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Thread: Deer licky things!

  1. #1

    Deer licky things!

    I've just been to the local farm shop and brought 4x2kgs 'Baby Red Rocky' mineral blocks and 5 litres of molasses for 15. Now that beats all these 'block toppers' and 'stump lickers' on price hands down! Muntjac love em!
    It also helps out your local farmers.

    Buck licker salt block 2kgs 4.99 X 4= 19.96 +
    stump licker 5 litres 14.99= 34.95

    I've just saved 19.95!

    And I've still got enough change to buy a portion of chips and gravy, go watch George Formby at Blackpool Pier and have bus fare home! 'Eeee isn't life grand'

  2. #2
    hello Beowulf,

    I have never used salt or stump licks and would be curious to know how afective they are and some addvice as to how to use them effectivly. Also I have alot of apples and pears that will go to waste this year, do you know of any way to make your own sweet fruit attraction?

    craig

  3. #3
    Rabbit
    Guest
    Quote Originally Posted by Beowulf
    I've just been to the local farm shop and brought 4x2kgs 'Baby Red Rocky' mineral blocks and 5 litres of molasses for 15. Now that beats all these 'block toppers' and 'stump lickers' on price hands down! Muntjac love em!
    Do they? Perhaps my Muntjac are just fussy buggers The salt pastes and stump pastes have always just been washed away by the weather before the deer have made extensive use of them.


    Quote Originally Posted by grizzley davey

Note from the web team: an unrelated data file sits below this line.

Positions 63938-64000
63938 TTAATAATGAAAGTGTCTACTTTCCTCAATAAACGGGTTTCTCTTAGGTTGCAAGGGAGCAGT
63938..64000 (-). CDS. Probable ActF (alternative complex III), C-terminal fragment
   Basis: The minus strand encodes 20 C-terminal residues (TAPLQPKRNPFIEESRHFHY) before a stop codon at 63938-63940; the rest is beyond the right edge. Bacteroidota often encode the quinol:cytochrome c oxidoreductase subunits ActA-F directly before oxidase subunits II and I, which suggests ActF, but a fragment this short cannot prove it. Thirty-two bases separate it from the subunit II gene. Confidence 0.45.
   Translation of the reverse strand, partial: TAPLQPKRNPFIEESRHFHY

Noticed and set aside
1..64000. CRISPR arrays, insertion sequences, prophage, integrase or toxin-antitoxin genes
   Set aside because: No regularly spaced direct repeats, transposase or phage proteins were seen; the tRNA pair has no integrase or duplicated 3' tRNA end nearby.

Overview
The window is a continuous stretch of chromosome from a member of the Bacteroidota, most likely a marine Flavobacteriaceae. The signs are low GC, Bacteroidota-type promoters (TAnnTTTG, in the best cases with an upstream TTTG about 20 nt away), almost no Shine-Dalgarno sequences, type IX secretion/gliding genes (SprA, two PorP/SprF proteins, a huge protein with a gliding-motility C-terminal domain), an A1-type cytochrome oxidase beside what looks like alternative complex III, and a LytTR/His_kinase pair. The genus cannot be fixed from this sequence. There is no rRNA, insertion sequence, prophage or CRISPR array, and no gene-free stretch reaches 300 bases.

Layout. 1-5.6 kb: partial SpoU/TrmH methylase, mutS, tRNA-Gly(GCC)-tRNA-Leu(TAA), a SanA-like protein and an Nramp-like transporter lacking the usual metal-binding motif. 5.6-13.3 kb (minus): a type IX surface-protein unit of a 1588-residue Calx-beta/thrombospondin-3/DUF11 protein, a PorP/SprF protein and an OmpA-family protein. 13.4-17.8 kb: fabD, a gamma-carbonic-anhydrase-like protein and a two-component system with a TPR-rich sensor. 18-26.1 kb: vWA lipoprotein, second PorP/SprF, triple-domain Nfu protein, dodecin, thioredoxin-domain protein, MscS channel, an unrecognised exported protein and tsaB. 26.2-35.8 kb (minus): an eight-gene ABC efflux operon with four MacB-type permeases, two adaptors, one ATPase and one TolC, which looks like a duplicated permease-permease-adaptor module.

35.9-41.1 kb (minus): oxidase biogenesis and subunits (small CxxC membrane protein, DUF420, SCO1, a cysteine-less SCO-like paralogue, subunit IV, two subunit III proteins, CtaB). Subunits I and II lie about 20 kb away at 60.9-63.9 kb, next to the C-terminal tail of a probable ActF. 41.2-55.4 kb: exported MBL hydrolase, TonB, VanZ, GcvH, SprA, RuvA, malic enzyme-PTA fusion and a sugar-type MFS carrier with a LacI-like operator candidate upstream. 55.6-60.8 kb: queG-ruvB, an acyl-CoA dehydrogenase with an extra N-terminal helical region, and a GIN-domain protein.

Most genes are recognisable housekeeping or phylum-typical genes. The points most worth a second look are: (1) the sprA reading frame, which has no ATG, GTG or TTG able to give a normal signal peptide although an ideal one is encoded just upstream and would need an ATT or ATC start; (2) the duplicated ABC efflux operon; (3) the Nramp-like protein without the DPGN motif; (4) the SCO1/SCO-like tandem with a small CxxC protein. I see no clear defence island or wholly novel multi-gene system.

Also I have alot of apples and pears that will go to waste this year, do you know of any way to make your own sweet fruit attraction?
    Tip them into old plastic 25kg feed sacks and stack them up at strategic locations.The deer will find them and knock the sacks around in order to get at the fruit. Biggest aggravation is clearing up the empty sacks from the hedges and field fences after the winds blown them about.

    It is also handy place as a rat and squirrel poison baiting spot. That way you get to kill two birds with one stone.

  4. #4
    Wouldn't the bags get caught around the deer's antlers Rabbit?

    Grizzley Dave,
    I put the blocks amongst the roots of large trees and coppiced hazel stumps in wooded areas with a good tree canopy to protect them against the worst of the weather. Even if they do get wet they take ages to disolve and the area is still attractive to the deer.
    The molasses can be smeared on the base of trees or on the blocks themselves. If you check them regularly you will notice small grooves worn away by the feeding deer. Muntjac tend to nibble at the same piece, extending the groove; so you get a jaw line impression in the block.
    I don't tend to shoot over these areas too much as the deer get wise! Its good to observe the deer licking the blocks and choose your cull beasts as they pop by to have ago at the nice tasting rocks.
    I have used apples before as a 'honey trap' I lay some chopped up apples out (well sweated) in front of my high seat one evening. There were loads of apples, so I thought I'll come back early in the morning and catch them feeding! I got to the high seat before sunrise. When the sun came up all the soddin apples had gone! Greedy Muntjac B**tards!!
    On my land permission its mostly shooting from hide and high seats because of the amount of trespassers taking short cuts across the land. Plus the terrain is in the Muntjacs favour. For these reasons I prefer to bring the deer to me.
    I'm more than happy with the results.

  5. #5
    thanks Beowulf As I said I have never used mineral blocks or molasses before. but now I think I will give it a try, thanks

    Craig